However, Article 23 paragraph (2) of Advocate Law stipulates that the foreign counsel may be employed by the Indonesian law firm as an ‘expert’ in “foreign law”. Therefore, when employed as a “foreign law” expert in an Indonesian law firm, foreign counsel must comply with the existing formalities, for instance, obtaining approval from the Minister of Law and Human Rights and a work permit from the Minister of Manpower. The elucidation of Article 23 paragraph (2) provides that the term “foreign law” includes (i) the law of the foreign counsel’s origin country, and (ii) international law in the business field and arbitration. Furthermore, Minister of Law and Human Rights Regulation Number 26 of 2017 on Requirements and Procedures to Employ Foreign Counsel and the Obligation to Provide Unpaid Legal Service for Law Education and Research (“MLHR Regulations”) provides that in addition to arbitration, foreign counsel may also be involved in other out-of-court settlement processes.
Arbitration Institution’s Approach
Indonesian arbitration institutions try to fill in this gap. In general, there are two types of approaches that arbitration institutions take: first, the arbitration rules are silent on the involvement of foreign counsel; second, arbitration rules explicitly allow a representation by foreign counsel with certain conditions.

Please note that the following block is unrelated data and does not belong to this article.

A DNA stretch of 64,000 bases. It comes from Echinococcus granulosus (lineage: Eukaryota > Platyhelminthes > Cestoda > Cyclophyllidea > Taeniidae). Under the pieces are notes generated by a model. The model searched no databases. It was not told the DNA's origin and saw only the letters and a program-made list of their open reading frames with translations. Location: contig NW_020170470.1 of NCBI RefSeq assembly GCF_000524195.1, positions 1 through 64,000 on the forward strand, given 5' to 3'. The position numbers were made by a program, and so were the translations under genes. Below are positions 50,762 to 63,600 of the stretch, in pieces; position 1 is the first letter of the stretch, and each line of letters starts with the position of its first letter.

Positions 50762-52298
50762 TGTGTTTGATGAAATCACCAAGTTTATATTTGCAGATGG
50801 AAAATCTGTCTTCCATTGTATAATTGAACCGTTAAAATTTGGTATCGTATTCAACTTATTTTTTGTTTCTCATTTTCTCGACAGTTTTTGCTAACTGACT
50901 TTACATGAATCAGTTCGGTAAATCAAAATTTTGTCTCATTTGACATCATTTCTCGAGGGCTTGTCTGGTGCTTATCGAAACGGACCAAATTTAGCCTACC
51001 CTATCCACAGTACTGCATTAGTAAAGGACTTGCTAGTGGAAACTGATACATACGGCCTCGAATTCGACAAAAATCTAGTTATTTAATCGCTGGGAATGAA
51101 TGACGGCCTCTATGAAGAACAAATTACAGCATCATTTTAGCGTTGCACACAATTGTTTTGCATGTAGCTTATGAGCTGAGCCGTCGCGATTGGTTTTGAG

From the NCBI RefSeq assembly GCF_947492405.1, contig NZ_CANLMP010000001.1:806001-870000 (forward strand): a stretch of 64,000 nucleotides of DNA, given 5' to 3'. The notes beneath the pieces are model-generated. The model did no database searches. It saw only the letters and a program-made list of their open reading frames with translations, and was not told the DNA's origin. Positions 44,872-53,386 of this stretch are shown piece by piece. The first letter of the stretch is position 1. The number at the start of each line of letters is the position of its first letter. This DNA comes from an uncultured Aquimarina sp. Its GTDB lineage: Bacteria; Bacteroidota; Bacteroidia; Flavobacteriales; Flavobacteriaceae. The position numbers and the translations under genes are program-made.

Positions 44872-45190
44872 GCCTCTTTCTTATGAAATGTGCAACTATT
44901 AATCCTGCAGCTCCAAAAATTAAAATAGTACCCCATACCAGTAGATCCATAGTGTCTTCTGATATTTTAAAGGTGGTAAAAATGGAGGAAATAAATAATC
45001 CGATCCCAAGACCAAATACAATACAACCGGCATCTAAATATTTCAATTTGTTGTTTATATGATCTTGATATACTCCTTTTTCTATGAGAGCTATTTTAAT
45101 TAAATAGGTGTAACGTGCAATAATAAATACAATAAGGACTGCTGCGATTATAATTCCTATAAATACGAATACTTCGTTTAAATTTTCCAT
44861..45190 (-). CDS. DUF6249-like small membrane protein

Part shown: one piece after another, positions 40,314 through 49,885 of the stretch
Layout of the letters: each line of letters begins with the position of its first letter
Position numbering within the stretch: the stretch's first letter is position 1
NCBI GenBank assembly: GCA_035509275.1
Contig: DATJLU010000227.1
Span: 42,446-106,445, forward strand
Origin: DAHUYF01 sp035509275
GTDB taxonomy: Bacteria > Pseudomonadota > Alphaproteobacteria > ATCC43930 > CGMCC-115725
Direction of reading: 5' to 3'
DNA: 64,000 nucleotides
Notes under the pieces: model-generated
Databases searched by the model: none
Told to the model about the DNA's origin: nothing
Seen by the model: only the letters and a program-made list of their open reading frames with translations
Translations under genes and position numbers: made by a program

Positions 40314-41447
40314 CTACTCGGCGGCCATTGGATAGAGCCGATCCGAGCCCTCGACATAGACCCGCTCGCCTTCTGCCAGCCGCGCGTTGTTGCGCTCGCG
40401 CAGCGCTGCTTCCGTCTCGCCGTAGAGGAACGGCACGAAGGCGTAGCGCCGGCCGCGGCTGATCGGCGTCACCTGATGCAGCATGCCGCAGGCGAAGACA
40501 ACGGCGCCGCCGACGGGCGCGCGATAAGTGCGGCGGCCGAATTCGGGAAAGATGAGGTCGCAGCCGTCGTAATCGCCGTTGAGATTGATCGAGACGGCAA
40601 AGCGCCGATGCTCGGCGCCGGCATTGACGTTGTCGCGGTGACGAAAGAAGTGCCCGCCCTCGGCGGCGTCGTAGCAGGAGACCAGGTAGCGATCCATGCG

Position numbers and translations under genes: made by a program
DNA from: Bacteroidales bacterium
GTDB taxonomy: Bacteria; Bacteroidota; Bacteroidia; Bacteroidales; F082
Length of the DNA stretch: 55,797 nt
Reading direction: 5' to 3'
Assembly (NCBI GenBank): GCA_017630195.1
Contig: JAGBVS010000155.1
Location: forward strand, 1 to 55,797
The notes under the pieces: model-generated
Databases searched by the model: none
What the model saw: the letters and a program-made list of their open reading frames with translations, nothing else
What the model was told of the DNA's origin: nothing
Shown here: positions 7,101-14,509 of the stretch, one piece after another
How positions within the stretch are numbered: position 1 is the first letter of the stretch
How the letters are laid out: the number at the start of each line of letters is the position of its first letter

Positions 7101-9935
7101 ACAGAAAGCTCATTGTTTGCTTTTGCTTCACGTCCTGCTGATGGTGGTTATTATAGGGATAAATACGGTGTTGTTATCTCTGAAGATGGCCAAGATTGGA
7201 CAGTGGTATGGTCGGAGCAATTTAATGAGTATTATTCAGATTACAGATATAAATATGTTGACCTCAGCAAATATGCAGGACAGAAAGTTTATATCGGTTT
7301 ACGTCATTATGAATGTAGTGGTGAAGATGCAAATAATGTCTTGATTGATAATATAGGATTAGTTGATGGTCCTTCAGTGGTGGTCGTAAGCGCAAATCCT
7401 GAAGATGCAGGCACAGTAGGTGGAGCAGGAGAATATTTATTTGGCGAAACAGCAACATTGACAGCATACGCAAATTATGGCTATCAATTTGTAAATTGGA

For instance, Badan Arbitrase Syariah Nasional–Majelis Ulama Indonesia (The National Sharia Arbitration Board – Indonesian Ulema Council or “Basyarnas-MUI”), an arbitration institution specializing in Sharia economic sector, does not provide any rules. Basyarnas Rules 2021 are silent on the involvement of foreign counsel. Therefore, it places no requirement on the specific nationality of legal counsel in proceedings. It merely requires that the legal counsel who represents a party secure a Specific Power of Attorney from their client as the disputing party, the same as the requirement in Arbitration Law. Therefore, the involvement of foreign counsel seems feasible if they have a Specific Power of Attorney.
The examples of the second approach are adopted by Badan Arbitrase Nasional Indonesia (BANI Arbitration Center or “BANI”) and Lembaga Alternatif Penyelesaian Sengketa Sektor Jasa Keuangan (Alternative Dispute Resolution Institution for Financial Services Sector or “LAPS SJK”). Arbitration Rules issued by BANI and LAPS SJK explicitly allow representation by foreign counsel(s) subject to certain conditions.
Article 5 para (2) of BANI Rules 2022 stipulates that “… if a party is represented by foreign advisor(s) or foreign legal advisor(s) in an arbitration case relating to dispute subject to Indonesian law, the foreign advisor(s) or the foreign legal advisor(s) may attend the arbitration proceedings only if he [or she] is accompanied by Indonesian advisor(s) or legal advisor(s).”